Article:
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Safety Recommendation Details

Safety Recommendation A-07-112
Details
Synopsis: The National Transportation Safety Board has investigated two recent HEMS CFIT accidents that involved low-altitude flight during night visual meteorological conditions (VMC) and that revealed safety issues related to the operability and use of radar altimeters. On January 10, 2005, about 2311 eastern standard time, a Eurocopter EC 135 P2 helicopter, N136LN, operated by LifeNet, Inc., crashed into the Potomac River near Oxon Hill, Maryland, after transporting a patient to a hospital. The certificated commercial pilot and the flight paramedic were killed, and the flight nurse received serious injuries. The VFR positioning flight was operated under the provisions of 14 Code of Federal Regulations (CFR) Part 91 during night VMC.
Recommendation: TO THE FEDERAL AVIATION ADMINISTRATION: Ensure that the minimum equipment lists for helicopters used in helicopter emergency medical services operations require that radar altimeters be operable during flights conducted at night.
Original recommendation transmittal letter: PDF
Overall Status: Open Acceptable Alternate Response
Mode: Aviation
Location: Oxon Hill, MD, United States
Is Reiterated: No
Is Hazmat: No
Is NPRM: No
Accident #: NYC05MA039
Accident Reports: Crash into Potomac River, LifeNet, Inc., Eurocopter EC-135 P2, N136LN
Report #: AAB-07-04
Accident Date: 1/10/2005
Issue Date: 12/21/2007
Date Closed:
Addressee(s) and Addressee Status: FAA (Open Acceptable Alternate Response)
Keyword(s): Checklist

Safety Recommendation History
From: FAA
To: NTSB
Date: 8/9/2019
Response: -From Daniel K. Elwell, Acting Administrator: The Board stated in its letter dated January 11, 2016, the new requirement for helicopter terrain awareness and warning system (HTAWS) as a result of Part 135.179(b), Inoperable instruments and equipment, creates redundancy for terrain avoidance guidance for Principal Operations Inspectors and could address this safety recommendation as stated regarding minimum equipment list (MEL) relief for helicopter air ambulance (HAA) operations. We are in the process of amending rotorcraft Master Minimum Equipment Lists (MMEL) to allow for operations under part 135 with inoperative radar altimeters with certain limitations. Operations with an inoperative radar altimeter prohibits flights utilizing night vision goggles, night off-airport landings or landings at unimproved areas, and flights conducted over water or terrain without surface lights. For flight at night, a requirement for the pilot to evaluate terrain and obstacles along the route and fly at such an altitude to ensure all terrain and obstacles along the route of flight are cleared vertically by no less than 500 feet. Additionally, a Global Change Policy Letter is in draft that would allow for all operators of affected aircraft to amend their MELs before the MMELs are amended. The MMEL Industry Group is currently reviewing the draft Policy Letter; the time frame to complete the updates to the MMELs is one year or more. The FAA's actions listed to amend the MMEL and HAA is specifically addressed in part 135.l 79(b), Inoperable instruments and equipment, and meets the intent of the recommendation. We anticipate providing an update to the Board by June 2020.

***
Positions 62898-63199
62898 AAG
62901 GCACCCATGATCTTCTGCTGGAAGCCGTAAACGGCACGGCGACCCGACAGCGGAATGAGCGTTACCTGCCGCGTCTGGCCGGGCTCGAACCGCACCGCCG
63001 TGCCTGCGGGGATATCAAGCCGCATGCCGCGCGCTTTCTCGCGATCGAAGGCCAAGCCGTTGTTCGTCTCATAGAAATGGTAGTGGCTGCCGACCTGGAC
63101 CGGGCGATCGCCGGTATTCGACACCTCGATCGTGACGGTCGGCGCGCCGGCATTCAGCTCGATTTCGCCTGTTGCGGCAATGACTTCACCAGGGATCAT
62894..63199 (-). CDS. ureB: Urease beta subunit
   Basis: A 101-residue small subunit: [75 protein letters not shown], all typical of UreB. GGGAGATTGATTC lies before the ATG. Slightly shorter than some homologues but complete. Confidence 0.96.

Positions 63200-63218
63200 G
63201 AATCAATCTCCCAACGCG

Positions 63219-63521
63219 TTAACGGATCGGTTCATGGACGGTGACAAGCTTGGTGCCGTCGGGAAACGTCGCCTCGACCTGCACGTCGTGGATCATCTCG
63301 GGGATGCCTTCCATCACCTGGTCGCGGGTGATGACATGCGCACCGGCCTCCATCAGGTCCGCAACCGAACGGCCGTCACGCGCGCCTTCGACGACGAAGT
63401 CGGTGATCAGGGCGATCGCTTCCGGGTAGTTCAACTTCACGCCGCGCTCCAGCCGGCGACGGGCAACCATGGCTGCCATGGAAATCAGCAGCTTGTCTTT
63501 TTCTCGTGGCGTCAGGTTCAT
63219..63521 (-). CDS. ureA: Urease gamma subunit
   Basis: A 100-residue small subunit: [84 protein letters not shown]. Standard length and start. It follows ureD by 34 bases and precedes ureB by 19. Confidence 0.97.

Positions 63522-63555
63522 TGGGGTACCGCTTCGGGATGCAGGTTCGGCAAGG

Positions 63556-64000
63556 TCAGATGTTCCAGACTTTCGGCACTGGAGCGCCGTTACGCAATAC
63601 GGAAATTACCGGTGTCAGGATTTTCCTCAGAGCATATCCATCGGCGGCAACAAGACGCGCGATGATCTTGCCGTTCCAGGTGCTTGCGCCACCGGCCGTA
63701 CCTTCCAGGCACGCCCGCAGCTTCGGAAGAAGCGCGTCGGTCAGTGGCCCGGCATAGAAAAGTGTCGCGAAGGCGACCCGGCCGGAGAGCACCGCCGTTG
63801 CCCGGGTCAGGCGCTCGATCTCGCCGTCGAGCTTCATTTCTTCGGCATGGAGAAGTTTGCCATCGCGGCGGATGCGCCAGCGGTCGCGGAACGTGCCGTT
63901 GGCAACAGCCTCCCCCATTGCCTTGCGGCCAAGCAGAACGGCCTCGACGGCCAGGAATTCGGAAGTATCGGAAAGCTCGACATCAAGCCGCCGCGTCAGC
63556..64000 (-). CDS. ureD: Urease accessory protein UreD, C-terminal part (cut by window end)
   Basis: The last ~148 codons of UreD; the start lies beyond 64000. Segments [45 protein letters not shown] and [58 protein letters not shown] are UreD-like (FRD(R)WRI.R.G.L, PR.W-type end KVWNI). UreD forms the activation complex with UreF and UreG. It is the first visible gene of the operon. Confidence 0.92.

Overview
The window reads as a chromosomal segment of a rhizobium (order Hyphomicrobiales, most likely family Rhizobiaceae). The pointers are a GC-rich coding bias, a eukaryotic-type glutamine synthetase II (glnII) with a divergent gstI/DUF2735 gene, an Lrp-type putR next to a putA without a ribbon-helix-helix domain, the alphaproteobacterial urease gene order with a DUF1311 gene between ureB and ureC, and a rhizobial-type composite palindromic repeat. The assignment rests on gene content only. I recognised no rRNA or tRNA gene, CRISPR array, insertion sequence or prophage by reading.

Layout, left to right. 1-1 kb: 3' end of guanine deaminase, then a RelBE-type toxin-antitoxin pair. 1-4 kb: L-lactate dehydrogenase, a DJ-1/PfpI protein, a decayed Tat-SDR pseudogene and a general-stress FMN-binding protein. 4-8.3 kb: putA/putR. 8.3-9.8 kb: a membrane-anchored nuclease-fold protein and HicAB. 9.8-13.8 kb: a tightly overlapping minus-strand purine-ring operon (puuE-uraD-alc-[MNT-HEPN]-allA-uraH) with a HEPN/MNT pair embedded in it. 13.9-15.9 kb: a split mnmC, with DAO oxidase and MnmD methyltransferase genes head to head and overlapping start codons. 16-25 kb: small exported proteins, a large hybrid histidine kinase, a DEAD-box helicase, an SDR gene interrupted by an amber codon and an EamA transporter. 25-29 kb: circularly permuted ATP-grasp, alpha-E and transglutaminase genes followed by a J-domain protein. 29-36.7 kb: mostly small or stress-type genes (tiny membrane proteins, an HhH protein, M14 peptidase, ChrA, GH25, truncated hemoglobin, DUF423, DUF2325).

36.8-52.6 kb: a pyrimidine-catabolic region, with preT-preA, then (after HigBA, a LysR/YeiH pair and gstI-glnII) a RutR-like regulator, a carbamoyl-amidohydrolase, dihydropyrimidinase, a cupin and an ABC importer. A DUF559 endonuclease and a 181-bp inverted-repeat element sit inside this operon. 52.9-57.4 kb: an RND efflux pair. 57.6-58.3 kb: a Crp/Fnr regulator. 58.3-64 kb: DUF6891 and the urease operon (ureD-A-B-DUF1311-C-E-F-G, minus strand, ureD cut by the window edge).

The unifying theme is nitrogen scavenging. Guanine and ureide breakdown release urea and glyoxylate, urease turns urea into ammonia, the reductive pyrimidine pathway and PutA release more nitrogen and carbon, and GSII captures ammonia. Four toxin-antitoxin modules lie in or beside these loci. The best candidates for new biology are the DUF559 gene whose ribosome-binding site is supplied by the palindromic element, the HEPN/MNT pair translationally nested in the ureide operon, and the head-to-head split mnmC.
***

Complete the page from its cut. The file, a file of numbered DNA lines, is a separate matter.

From: NTSB
To: FAA
Date: 1/11/2016
Response: We are aware that the February 21, 2014, final rule, titled “Helicopter Air Ambulance, Commercial Helicopter, and Part 91 Helicopter Operations,” requires that all helicopters used in helicopter air ambulance (HAA) operations be equipped with an operable FAA-approved radio altimeter and a helicopter terrain awareness and warning system (HTAWS). However, neither the notice of proposed rulemaking nor the final rule addressed minimum equipment lists. We agree that the additional HTAWS requirement for HAA operations creates redundancy for terrain avoidance in the event a HAA aircraft were to be operated with an inoperative radio altimeter for a temporary time interval of up to 10 days. Although we believe that this additional requirement could constitute an acceptable alternate solution to address this recommendation, we would like to know whether you have developed guidance for principle operations inspectors (POI) regarding HTAWS MEL relief for HAA operations. We believe that this guidance should account for the conditions in which HAA operations are conducted and should ensure that alternate procedures are established that reduce the risk of controlled flight into terrain at night if both the HTAWS and radio altimeter are not operating. Pending our review of guidance for POIs regarding HTAWS MEL relief for HAA operations that addresses the concerns described above, Safety Recommendation A-07-112 is classified OPEN—ACCEPTABLE ALTERNATE RESPONSE.

From: FAA
To: NTSB
Date: 11/6/2015